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Maharashtra: Faculty pay crisis

EducationWorld May 13 | Education News EducationWorld

Even as large swathes of India’s most industrialised state — Maharashtra (pop. 112 million) — are suffering the worst drought in four decades and the Congress-NCP government is reeling under a spate of scandals (including a Rs.70,000 crore defalcation in the irrigation ministry), 50,000 college and university teachers across the state have struck work since February, demanding pay arrears of Rs.1,906 crore.

The strike has been called by the Maharashtra Federation of University and College Teachers’ Organisation (MFUCTO), which has been leading a statewide boycott of all academic and exam-related work by university and college teachers to press its demand for Sixth Pay Commission (SPC) pay scales arrears, and regularisation of 8,000 qualified faculty appointed between 1991 and 1998. These 8,000 university teachers have not written the National Eligibility Test and/or the State Eligibility Test, clearance of which was not mandatory at the time of their appointment.

According to mfucto, the total spc arrears due to college and varsity faculty for the period between January 1, 2006 to March 31, 2010 aggregates Rs.1,906 crore, of which 20 percent (Rs.380 crore) had to be paid by the state government after which the Central government would release the remaining Rs.1,526 crore. But although the SPC’s populist (40 percent higher) pay scales decreed for 4 million Central government employees without any conditions were promptly adopted by state governments and became effective in 2008 with retrospective effect from January 1, 2001, the bankrupt Maharashtra state government has not paid its share of Rs.380 crore to the Reserve Bank of India. Therefore even the Central government’s contribution of Rs.1,526 crore has been stalled.

“Four years have passed since the SPC pay scales were decreed, but the state government has not paid a single penny. Therefore our strike will continue until the government redeems its promise,’’ says Tapati Mukhopadhyay, general secretary of MFUCTO. 

On the other hand the state government blames the Centre for holding up teachers’ arrears. “The delay is mainly because of a change of position by the Union HRD ministry regarding the mode of payment of its 80 percent share. The ministry had earlier indicated its willingness to release its full share. But on August 14 last year, it informed us that we should first pay the entire 20 percent share of arrears to teachers, following which the Centre would pay the balance in three instalments. Both the Central government and teachers should realise that currently the state is reeling under acute drought conditions and it isn’t possible for us to pay out our entire 20 percent share at the moment,” says J.S. Saharia, principal secretary of higher and technical education of the Maharashtra government.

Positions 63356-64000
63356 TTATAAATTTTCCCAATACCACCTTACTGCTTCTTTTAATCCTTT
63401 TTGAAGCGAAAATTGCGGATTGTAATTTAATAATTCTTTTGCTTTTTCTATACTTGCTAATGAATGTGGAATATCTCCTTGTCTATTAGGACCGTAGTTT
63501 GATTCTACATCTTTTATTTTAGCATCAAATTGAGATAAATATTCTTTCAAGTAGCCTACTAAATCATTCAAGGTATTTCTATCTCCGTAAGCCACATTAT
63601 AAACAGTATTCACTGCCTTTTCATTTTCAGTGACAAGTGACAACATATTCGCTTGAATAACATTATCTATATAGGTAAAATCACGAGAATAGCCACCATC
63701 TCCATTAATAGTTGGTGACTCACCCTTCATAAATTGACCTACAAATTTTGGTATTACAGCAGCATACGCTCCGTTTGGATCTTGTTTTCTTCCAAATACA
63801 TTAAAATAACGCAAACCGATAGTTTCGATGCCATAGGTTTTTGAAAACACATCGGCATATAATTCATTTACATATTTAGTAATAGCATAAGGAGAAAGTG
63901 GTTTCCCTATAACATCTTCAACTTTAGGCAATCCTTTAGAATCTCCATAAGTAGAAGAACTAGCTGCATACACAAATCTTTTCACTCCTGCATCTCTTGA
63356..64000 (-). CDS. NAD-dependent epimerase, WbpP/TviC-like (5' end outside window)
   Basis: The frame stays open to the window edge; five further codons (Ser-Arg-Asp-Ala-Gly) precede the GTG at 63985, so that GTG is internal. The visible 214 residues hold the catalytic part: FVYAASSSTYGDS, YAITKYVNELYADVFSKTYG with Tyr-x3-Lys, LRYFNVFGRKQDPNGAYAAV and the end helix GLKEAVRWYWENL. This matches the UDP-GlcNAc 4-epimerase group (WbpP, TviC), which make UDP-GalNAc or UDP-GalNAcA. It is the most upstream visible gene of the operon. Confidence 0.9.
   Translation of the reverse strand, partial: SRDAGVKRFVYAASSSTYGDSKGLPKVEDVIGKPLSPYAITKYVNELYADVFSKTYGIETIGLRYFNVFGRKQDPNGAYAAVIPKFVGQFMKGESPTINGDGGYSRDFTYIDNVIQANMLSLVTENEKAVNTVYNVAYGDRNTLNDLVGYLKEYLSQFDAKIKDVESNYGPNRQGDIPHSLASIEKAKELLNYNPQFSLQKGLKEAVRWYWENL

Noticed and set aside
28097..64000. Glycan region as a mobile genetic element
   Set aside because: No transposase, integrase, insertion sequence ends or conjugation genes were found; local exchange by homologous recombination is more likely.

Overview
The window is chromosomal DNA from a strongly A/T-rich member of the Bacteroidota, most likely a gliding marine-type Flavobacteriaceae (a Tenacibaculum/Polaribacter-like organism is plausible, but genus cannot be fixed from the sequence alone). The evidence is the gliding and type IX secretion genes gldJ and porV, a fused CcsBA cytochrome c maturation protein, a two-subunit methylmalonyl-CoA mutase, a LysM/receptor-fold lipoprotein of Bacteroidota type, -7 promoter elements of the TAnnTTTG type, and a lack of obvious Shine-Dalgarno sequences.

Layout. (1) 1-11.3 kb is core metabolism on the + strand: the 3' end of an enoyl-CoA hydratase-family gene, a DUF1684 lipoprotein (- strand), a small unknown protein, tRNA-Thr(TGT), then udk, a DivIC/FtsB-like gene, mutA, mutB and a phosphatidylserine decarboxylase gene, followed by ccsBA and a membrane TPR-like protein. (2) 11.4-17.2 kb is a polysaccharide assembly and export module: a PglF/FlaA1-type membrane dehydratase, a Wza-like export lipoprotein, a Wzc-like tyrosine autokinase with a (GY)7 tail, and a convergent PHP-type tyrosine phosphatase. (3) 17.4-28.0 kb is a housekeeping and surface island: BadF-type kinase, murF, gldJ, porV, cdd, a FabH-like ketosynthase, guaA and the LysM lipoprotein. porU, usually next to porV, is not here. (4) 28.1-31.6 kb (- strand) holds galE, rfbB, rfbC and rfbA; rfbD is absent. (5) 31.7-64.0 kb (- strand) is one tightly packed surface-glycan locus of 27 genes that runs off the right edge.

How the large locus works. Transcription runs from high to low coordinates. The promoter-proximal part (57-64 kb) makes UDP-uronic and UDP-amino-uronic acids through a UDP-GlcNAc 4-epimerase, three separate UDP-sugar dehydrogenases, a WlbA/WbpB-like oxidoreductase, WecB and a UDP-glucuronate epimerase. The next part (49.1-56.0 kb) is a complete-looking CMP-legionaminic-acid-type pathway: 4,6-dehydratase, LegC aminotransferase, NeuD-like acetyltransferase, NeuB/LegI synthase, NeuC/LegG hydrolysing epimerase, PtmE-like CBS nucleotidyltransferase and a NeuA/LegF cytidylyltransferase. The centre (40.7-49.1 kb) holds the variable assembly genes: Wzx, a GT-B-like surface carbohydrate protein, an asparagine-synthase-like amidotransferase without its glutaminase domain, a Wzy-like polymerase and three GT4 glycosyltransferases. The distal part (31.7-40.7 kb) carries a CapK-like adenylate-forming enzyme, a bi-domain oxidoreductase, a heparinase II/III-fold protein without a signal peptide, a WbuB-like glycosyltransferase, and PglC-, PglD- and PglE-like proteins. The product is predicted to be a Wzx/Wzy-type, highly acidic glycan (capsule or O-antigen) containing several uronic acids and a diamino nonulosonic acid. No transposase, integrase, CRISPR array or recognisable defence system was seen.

The degree college teachers’ indefinite strike, which has now entered its 75th day, is slated to continue after a meeting on April 19 between the minister of higher and technical education Rajesh Tope and a 16-member delegation of the MFUCTO executive committee failed to arrive at any agreement. Though the government offered to release one of three Central instalments payable under the SPC by May 31, the teachers’ association rejected the offer.

Addressing the media after the abortive meeting with the MFUCTO executive committee, Tope asked the striking teachers not to hold the government and students to ransom. “University faculty are already drawing whopping salaries, ranging from Rs.75,000 to Rs.1.5 lakh per month for professors. After being paid arrears, each of them will be richer by Rs.48 lakh. Of this, we have offered them Rs.12 lakh by May 31. Can they really justify such a big payout when the state is reeling under a drought and the state government is running a budget deficit of Rs.1,159 crore? Teachers should be more responsible and not hold government and students to ransom,’’ said Tope warning of “stern action’’.

Inevitably the stand-off between the state government and college and university faculty has hit students the hardest. Their prime concern is that  delay in announcement of examination results could mar their chances of admission into higher education institutions and hit their preparation for competitive entrance exams. Comments Neeta Joshi, a third-year commerce student of Mumbai University who plans to go abroad for higher study: “I have been preparing for competitive exams for study abroad. But if the teachers continue their strike, college exam results will be delayed, as a result of which the entire process will be delayed. The government should have discharged its promise to teachers and saved us a lot of grief.”

Not a government which is given to procrastination until an issue assumes crisis proportions.

Praveer Sinha (Mumbai)

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